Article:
Business Analysts Need Creative Questioning for Better Requirements: What Are Your Best Questions?

written by: JT Moore on September 15th, 2010

This post was contributed by ASPE, Inc. instructor Jill E Richards.

As a Business Analyst have you ever asked your customers or end users this question:  “What are your requirements?”  Or have you ever participated in a brainstorming session, where everyone is spilling out requirements one right after the other, while someone frantically tries to take notes?  If so continue reading, this is just for you!  The best Business Analysts know that it takes more creative questions than that to make sure you don’t miss the most important, major requirements.  One of the worst things that can happen on a project is to think you have all of the requirements only to discover, sometimes at the most inopportune time, that you missed something!  UGH!  It’s painful, and I’m sure some of you reading this have been there.  As a Business Analyst for over 15 years I know I have!  I learned early on in my career to get more creative with questions.  I like to tell myself ‘Don’t be a robot.  Don’t ask the routine questions’. Routine questions can sometimes only skim the surface of what the customer really wants. Canned Questions breed canned responses.

No one wants the pain associated with missed requirements, especially the most important ones.  We don’t want to hear:  ‘Why didn’t you think of that?  How could you have missed that?  You are the expert, you should have known!’. So what are we to do?  How do we prevent this from happening?  Well, I’ll give you a couple of my favorite questions that have helped me.  These are questions that I cover in the Business Analyst training courses that I teach, any of my former students should know them well.

  • Often times, at the beginning of a project I will ask the key stakeholders this question (please note that my background is Information Technology, so modify the question for your applicable industry):  “Picture the first week that this new system is live.  It is completed, and your team is using it.  They love it!  It is working so well, it’s doing everything you were hoping for.  It is great.  It is working amazingly well.  You are so glad we did this project for you!  Tell me why.  What is it doing?  Why do you love it so much?  Why is your team so happy?  What problems is it solving, and what opportunities is it creating?  Why is it that great?
  • Then, I will ask key stakeholders a similar question, just in a different way:  “Now I’d like you to once again picture the first week this new system is live.  Keep in mind I’m not trying to panic you, so relax…  But we have to talk about it to be prepared.  It’s the first week with the new system, and it’s a catastrophe! Your team is so frustrated!!  They despise this new system, and wish we never did this project!  Tell me why.  What specific problems are they having?  What are the impacts?  Why is it that terrible?”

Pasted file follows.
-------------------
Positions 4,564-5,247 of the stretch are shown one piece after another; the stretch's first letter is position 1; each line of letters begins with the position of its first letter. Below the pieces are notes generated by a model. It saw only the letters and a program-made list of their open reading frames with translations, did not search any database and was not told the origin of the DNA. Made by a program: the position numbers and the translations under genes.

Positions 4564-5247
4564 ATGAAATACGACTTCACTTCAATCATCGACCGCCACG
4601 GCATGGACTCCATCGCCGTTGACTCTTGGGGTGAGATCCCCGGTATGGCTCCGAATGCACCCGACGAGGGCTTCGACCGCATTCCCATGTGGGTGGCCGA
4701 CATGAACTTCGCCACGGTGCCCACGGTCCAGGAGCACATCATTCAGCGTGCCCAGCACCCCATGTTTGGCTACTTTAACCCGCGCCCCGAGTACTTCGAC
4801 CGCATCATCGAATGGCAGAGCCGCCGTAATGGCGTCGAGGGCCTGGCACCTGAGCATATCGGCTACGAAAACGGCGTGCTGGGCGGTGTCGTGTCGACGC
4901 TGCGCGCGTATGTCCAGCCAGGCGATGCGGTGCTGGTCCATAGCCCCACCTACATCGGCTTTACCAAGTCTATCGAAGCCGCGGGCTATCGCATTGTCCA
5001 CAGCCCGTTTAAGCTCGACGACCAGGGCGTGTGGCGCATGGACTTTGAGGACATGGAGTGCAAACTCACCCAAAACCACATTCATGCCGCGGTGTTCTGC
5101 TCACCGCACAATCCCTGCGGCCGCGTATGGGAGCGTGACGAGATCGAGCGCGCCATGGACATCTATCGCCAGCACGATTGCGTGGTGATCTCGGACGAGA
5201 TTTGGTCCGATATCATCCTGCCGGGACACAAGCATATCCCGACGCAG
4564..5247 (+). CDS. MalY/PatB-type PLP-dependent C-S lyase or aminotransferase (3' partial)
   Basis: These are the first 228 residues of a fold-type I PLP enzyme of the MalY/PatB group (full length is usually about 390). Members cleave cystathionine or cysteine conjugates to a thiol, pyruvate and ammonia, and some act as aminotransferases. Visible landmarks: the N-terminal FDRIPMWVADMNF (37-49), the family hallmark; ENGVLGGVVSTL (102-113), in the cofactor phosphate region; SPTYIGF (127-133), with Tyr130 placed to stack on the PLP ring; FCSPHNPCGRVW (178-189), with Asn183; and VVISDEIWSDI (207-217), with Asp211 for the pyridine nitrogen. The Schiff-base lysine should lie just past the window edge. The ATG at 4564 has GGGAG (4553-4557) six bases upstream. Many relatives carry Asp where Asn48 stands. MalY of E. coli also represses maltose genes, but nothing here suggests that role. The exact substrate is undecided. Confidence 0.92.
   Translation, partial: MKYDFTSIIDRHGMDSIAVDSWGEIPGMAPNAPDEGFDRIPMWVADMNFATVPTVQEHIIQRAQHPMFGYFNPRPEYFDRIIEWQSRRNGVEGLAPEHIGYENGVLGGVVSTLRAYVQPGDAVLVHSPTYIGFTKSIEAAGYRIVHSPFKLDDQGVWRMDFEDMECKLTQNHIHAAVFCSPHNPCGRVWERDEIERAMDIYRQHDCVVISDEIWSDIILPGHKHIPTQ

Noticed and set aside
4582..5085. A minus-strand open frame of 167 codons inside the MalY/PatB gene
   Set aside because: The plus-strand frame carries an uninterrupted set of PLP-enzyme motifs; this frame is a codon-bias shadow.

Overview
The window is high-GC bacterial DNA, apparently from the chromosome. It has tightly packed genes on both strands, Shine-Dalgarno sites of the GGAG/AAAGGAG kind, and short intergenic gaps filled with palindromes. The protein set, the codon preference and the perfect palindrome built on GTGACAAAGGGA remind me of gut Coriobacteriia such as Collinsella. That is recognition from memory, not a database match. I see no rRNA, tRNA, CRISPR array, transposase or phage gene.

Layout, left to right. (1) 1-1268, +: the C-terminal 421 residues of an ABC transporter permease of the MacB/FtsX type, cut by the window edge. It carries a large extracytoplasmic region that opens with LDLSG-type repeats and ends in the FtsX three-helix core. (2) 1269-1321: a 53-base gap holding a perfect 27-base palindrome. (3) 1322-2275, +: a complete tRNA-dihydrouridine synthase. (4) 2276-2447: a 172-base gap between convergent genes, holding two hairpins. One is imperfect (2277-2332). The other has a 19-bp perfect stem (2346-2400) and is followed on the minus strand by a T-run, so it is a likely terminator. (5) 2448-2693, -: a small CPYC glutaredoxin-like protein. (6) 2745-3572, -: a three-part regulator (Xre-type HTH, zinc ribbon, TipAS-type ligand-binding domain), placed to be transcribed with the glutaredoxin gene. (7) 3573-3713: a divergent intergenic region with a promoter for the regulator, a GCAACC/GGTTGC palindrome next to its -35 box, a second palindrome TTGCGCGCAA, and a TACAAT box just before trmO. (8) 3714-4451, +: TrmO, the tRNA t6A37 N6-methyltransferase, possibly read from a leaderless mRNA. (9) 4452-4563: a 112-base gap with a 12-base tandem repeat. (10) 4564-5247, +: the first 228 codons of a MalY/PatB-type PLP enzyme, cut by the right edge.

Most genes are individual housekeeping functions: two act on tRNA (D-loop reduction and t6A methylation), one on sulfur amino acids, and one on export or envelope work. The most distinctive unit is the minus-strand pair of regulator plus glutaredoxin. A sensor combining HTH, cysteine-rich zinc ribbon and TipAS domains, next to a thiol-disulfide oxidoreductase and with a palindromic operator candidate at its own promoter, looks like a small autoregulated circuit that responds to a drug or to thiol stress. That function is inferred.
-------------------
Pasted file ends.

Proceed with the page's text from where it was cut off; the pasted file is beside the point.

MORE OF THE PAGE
The benefits of these two questions are many.  The first question focuses them on the end result early on in the project, which helps to sync the entire team on the goals and objectives.  It also generates many of the most critically important requirements, and any expectations key stakeholders have.  Instead of asking ‘what are your requirements?’ they really start thinking about the end result.  Which is what we want.  After all, we can’t build it if we don’t know what it is!

The second question not only helps to identify the things that they are most worried about, it also starts the Risk Management process.  Listen carefully when you ask these questions, you’ll get an abundance of information.  Don’t be a robot!

So there you have it, I’ve given you two of my favorite questions.  What Creative Questions do you have for soliciting better requirements?  I’d love to hear from you.  So would everyone reading this blog!

This post was contributed by Jill E Richards PMP CSM, an ASPE-SDLC instructor with our Business Analysis curriculum.  Jill is also the founder and president of Inovacent Solutions, LLC a Project Management and Business Analyst consulting and training company (  You can also connect with her on Linkedin.  She has been a featured presenter at international Project Management and Business Analysis conferences, and has been interviewed by several leading Project Management publications for her expertise.


11 Comments so far ↓

  1. dave wright says:

    They are still open-ended questions. How do you know for sure you have not missed something?

    • Jill Richards says: